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PRESS RELEASE / ANNOUNCEMENTS Friday, January 18, 2013

California Outdoors Q&As

California Department of Fish and Wildlife News Release

The California Department of Fish and Wildlife answers your questions about the outdoors.


Catching Lobsters with a Noose

Question: Is it legal to catch lobster with a noose? I want to make a sort of noose of PVC pipe and an elastic band (from the sling of a sling spear). This would not at all harm the lobster if caught in the noose. (Anonymous)

Answer: No, this is not legal. The only approved methods for sport take of lobster are by hand or with hoop nets (California Code Regulations Title 14, section 29.80).

Capturing largemouth bass for aquarium

Question: One of my friends has a large aquarium and is interested in putting some largemouth bass in it. I would like to know what the regulations are for catching a largemouth bass in a local lake and then transporting it live to his tank. It would never be released into a different body of water, and it would be taken legally. (Azure C.)

Answer: Transporting fish alive from the water where they are taken is prohibited (California Code of Regulations, section 1.63). Laws allowing certain species of live fish to be maintained alive in closed-systems do not authorize possession in home aquariums. Your friend can legally buy bass for his or her aquarium from a licensed aquaculturalist, as long as he or she does not release it into the wild.

Selling an old mounted bear head

Question: I live in Washington State and need some help with a question that pertains to California rules. I have a friend who lives in California that wants my old mounted bear head for his cabin. It is about 60 years old, been in the family for years and passed around from one member to the other. I tried reading the rules on the Internet about taxidermy things and got confused. I don’t want to get in trouble if I send it to him, and I don’t want him to get in trouble for having it. It’s not for resell, just for his personal use. Would we be breaking any laws if I send it to him? (Sue N.)

Answer: It is legal under California law for you to give the bear mount to your friend, and for your friend to possess it for personal use. However, sale within California is prohibited. According to retired California Dept. of Fish and Wildlife (CDFW) Capt. Phil Nelms, you will need to check with the Washington Department of Fish and Wildlife to make sure it is legal under their laws. Please provide your friend with as many details as possible regarding the description of the mount, your name and contact information, your friend’s name/contact info, etc. A declaration of entry form for any wildlife entering the state is required (Fish and Game Code, section 2353). This form is available online at www.dfg.ca.gov/enforcement/docs/declaration_form.pdf. It would be best for your friend to come pick it up or for you to take it to him. If you ship the item from Washington to California, the packaging must contain the following information as required by federal laws pertaining to wildlife movement from state to state.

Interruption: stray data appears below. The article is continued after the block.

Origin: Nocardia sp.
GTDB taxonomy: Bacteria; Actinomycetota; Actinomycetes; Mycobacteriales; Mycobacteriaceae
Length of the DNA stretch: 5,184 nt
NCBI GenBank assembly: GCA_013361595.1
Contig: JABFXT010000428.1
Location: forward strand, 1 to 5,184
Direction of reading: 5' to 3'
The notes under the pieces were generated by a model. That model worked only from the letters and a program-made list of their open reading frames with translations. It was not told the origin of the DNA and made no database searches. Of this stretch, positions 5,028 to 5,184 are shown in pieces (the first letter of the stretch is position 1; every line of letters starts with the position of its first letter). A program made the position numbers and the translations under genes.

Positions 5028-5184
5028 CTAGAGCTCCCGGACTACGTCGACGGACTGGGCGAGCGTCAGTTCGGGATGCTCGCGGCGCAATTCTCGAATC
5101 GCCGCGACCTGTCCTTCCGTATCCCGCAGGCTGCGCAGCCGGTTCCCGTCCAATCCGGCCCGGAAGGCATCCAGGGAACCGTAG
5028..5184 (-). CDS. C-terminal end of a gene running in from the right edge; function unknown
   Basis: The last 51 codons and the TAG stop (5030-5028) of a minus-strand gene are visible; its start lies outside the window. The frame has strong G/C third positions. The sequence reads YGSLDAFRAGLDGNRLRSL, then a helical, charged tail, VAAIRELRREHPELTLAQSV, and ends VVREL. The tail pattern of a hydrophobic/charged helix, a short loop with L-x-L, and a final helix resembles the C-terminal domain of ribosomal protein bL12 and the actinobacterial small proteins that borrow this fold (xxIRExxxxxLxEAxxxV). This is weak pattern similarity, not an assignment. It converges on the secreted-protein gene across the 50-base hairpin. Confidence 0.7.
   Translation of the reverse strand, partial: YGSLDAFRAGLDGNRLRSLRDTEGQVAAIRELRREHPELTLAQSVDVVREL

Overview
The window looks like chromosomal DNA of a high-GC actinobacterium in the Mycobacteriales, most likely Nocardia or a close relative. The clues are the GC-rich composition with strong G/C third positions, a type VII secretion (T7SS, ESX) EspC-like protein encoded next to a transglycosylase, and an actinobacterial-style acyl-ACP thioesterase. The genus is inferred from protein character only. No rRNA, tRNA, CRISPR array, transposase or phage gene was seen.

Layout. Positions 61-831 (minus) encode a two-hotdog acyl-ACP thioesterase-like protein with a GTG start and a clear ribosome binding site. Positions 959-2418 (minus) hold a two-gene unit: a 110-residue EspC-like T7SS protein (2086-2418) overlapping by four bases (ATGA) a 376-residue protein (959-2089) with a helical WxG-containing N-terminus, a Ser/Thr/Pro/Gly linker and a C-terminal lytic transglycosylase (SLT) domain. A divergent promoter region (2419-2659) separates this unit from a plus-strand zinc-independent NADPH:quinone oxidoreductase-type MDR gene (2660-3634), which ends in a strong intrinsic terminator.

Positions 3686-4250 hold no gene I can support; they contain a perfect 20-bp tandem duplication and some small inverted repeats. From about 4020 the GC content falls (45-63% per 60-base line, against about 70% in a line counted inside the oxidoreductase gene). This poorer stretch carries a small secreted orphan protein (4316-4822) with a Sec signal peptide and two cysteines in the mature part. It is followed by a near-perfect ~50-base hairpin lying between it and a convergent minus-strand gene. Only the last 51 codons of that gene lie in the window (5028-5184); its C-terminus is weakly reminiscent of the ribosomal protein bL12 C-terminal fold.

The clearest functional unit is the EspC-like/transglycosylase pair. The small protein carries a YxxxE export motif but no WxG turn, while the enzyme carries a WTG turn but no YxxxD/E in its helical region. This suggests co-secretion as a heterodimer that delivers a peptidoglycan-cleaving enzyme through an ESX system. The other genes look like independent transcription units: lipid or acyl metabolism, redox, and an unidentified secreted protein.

Title 50 Code of Federal Regulations, § 14.82 Alternatives and exceptions to the marking requirement.

(a) The requirements of §14.81 (requires all the information on the outside of the shipping container) may be met by complying with one of the following alternatives to the marking requirement:

(1)(i) Conspicuously marking the outside of each container or package containing fish or wildlife with the word “fish” or “wildlife” as appropriate for its contents, or with the common name of its contents by species, and

(ii) Including an invoice, packing list, bill of lading, or similar document to accompany the shipment which accurately states the name and address of the shipper and consignee, states the total number of packages or containers in the shipment, and for each species in the shipment specifies:

(A) The common name that identifies the species (examples include: Chinook (or king) salmon; bluefin tuna; and whitetail deer) and whether or not the listed species is venomous; and

(B) The number of that species (or other appropriate measure of quantity such as gross or net weight).

The invoice, packing list, bill of lading, or equivalent document must be securely attached to the outside of one container or package in the shipment or otherwise physically accompany the shipment in a manner which makes it readily accessible for inspection.

The complete Code of Federal Regulations Title 50 is available online at: www.dfg.ca.gov/enforcement.

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